When you have a good run of something or feel you’ve done your ‘best’ work, it’s easy to fall into the trap of trying to copy yourself. This is the trap of trying to re-produce past success and it’s the quick path to becoming a parody of yourself. You only create pressure and mental tension that stops you from performing to the high level you are capable of. 

Mental pressure  

Mental pressure that gets in the way of performance usually comes from being distracted by something other than the process. Often, society’s arbitrary benchmarks of success make us strive for achievements that we don’t actually believe in. Here, you haven’t even had the chance to engage in the right process! The activity itself is something you feel no genuine connection to, so how can you wholeheartedly immerse yourself in it? Yet, you may drift on autopilot, going through the motions, carried forward by the tide of social expectations. 

Since the whole endeavour is hollow, working on performance and mastery cannot really ever begin. Very few can force themselves to perform at a high level doing something their heart isn’t really in. And, even if they do manage to force it for a while, it’s only a recipe for eventual burnout. 

Becoming a parody of yourself 

But, pressure that derails performance can creep in even when we love the activity and have the skills to do good work. This is pressure from trying to repeat past successes at the expense of the process that allowed you to do great work in the first place. Think of a band with a killer first album that tries to copy itself and ends up with a second album that’s like re-heated pasta. They may have the musical skills, but become prisoners of the past and their own success. They abandon the creative process and end-up trying to mimic and copy rather than truly express from the here-and-now!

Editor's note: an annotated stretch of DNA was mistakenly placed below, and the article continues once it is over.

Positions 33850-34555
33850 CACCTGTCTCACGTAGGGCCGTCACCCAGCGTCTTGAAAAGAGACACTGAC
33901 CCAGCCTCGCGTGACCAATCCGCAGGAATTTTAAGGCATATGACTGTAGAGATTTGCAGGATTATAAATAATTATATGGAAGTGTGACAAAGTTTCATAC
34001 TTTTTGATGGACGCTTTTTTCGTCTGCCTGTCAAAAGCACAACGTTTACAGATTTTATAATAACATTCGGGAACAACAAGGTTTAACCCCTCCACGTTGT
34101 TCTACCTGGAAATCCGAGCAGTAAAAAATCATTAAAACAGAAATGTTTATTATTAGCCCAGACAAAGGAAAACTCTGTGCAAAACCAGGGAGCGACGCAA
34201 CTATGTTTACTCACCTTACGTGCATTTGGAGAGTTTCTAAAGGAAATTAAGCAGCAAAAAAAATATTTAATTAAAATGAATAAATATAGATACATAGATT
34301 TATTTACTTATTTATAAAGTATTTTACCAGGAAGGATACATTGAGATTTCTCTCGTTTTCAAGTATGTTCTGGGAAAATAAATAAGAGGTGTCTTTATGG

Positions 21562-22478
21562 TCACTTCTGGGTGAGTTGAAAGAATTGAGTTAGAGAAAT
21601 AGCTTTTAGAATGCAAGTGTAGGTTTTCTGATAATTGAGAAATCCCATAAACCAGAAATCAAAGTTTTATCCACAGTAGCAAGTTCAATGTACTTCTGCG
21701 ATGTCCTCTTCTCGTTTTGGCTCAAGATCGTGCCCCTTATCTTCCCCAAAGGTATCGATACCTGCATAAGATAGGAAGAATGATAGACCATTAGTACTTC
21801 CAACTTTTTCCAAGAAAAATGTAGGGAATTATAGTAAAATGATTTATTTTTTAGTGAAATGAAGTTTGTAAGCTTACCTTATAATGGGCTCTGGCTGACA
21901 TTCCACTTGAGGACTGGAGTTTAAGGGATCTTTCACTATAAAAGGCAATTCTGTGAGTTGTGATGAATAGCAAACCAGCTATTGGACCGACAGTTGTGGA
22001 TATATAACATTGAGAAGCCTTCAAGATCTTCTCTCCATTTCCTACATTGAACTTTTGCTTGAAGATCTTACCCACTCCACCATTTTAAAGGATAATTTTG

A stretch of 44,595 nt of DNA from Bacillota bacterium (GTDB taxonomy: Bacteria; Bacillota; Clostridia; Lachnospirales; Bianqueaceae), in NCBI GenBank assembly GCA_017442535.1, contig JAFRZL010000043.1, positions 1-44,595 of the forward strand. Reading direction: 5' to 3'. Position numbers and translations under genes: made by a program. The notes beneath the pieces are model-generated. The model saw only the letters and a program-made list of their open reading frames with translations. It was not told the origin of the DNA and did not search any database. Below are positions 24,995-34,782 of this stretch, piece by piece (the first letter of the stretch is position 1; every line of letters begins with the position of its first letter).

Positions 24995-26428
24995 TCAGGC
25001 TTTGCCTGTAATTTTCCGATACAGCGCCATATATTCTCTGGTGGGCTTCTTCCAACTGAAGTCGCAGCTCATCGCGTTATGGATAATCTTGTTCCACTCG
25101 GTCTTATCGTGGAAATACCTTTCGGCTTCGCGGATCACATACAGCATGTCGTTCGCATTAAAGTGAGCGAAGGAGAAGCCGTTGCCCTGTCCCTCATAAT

A famous comedian once said that it was only when he started throwing out ALL his old material at the end of every year and starting with a blank sheet of paper that he really started getting very funny. He was no longer restricted by the past and what he thought was his ‘best’. If there is a winner’s curse — it’s the curse of becoming a parody of yourself. It’s the curse of being distracted by the past and by the future, at the expense of fully immersing yourself in the present. Performance and mastery — whatever the activity may be —come from fully engaging in the process  for its own sake.  

Letting go of the pressure to copy yourself 

Being human, none of is immune to the pressure of anxiously trying to copy the past. Yet, we can notice when it arises and learn to let go of it. We can seek to abide in the enjoyment of the process in this moment.

Perhaps, your best work is yet to come? Or, perhaps, there is no such thing as ‘best work’? Perhaps, it’s just different work, at a different time, under different circumstances, done by a person not quite the same. 

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Harsha PereraHarsha is a 1:1 coach and independent thinker based in London. He empowers people to find more clarity, confidence and focus in their lives — to cut through the noise, in a world so full of it. Harsha’s new book, Machine Ego: Tragedy of the Modern Mind, is now available in paperback and Kindle through Amazon.

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